Guiraudon, Virginie, and Favell, Adrian. (2007) "The Sociology of European Integration". In: UNSPECIFIED, Montreal, Canada. (Unpublished)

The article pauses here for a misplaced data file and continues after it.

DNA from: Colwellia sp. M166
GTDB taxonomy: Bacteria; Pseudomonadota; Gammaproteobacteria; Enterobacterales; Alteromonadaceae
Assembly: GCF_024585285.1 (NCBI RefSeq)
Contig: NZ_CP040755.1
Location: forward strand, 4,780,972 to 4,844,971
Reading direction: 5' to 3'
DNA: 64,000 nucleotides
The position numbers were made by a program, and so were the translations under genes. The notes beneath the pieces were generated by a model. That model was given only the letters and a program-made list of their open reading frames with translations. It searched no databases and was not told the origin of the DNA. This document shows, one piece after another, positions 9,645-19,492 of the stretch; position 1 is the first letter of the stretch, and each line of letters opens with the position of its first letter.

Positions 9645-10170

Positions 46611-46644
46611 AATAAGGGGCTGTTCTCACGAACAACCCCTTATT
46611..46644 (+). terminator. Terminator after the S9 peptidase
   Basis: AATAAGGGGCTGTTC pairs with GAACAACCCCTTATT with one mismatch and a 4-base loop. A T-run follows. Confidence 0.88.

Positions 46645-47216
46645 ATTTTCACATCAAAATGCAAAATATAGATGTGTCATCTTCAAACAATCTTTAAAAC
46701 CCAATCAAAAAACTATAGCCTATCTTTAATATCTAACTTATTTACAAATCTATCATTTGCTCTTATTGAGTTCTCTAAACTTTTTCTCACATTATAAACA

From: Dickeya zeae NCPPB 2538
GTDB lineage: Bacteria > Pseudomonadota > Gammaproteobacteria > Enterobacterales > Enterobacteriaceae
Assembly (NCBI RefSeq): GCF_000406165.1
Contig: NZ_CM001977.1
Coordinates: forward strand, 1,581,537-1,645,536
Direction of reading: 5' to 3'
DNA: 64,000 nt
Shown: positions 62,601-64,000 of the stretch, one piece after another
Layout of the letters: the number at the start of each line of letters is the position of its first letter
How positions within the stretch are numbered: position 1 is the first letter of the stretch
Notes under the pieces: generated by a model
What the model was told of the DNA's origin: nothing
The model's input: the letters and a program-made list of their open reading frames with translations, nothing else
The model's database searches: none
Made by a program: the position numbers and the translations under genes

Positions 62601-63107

[From the introduction]. In recent critical literature reviews we have attempted to round up and summarise the existing ‘sociological’ style literature, as well as point to new and ongoing work that seems to advance a new agenda for sociology in EU studies (Favell 2006; Guiraudon 2006; also circulated). The focus there was on re-stating a case for an empirical political sociology of the EU – influenced in large part by the theories of Pierre Bourdieu, and most widely developed by French scholars – that homes in on the social backgrounds, careers, and organisational strategies of recognisable EU actors operating in the “political field” of Brussels (see Guiraudon 2001; Favell 1998). Partly, this is a reworking of familiar objects and events of study into a different conceptual language. Partly too, we admit, our agenda is also a “turf war” kind of exercise: driven by a certain frustration with the way other disciplines have moved in to “sociological” terrain – notably the social constructivists in IR – without necessarily being driven by core sociological questions, or indeed using recognisably empirical sociological strategies. Another big frustration is the regretful identification of sociology with debates in social theory – Habermas, Giddens, Beck and others (the best of this kind of work in EU studies is represented by the recent textbook by Delanty and Rumford 2005) – or with normative approaches to (again, the best of which might be work associated with ARENA in Oslo, i.e. Eriksen 2005 or Bellamy/Castiglione 2006). These approaches are established and evolving in their own ways, but are not necessarily aiding the development of an empirical sociology of European integration. Here, we go beyond the critical reviews, to offer another, different grounding for sociology in EU studies. First, we turn the question around. Instead of critiquing would-be sociological approaches out there, we rather ask why sociology as a discipline – whose central object of study is “society” – finds it so difficult to study the EU. The answer lies in the great difficulties it has transcending the theoretical and methodological problem of “methodological nationalism”, especially when it comes to a collective social entity such as the EU that is neither a nation, a state or a society. Second, we will consider the question of how to operationalise what should be the core question of any theory of European integration: that is, the question of what are the “social bases of European integration”, a question that would restore the biggest sociological question of all to the mainstream EU studies agenda.
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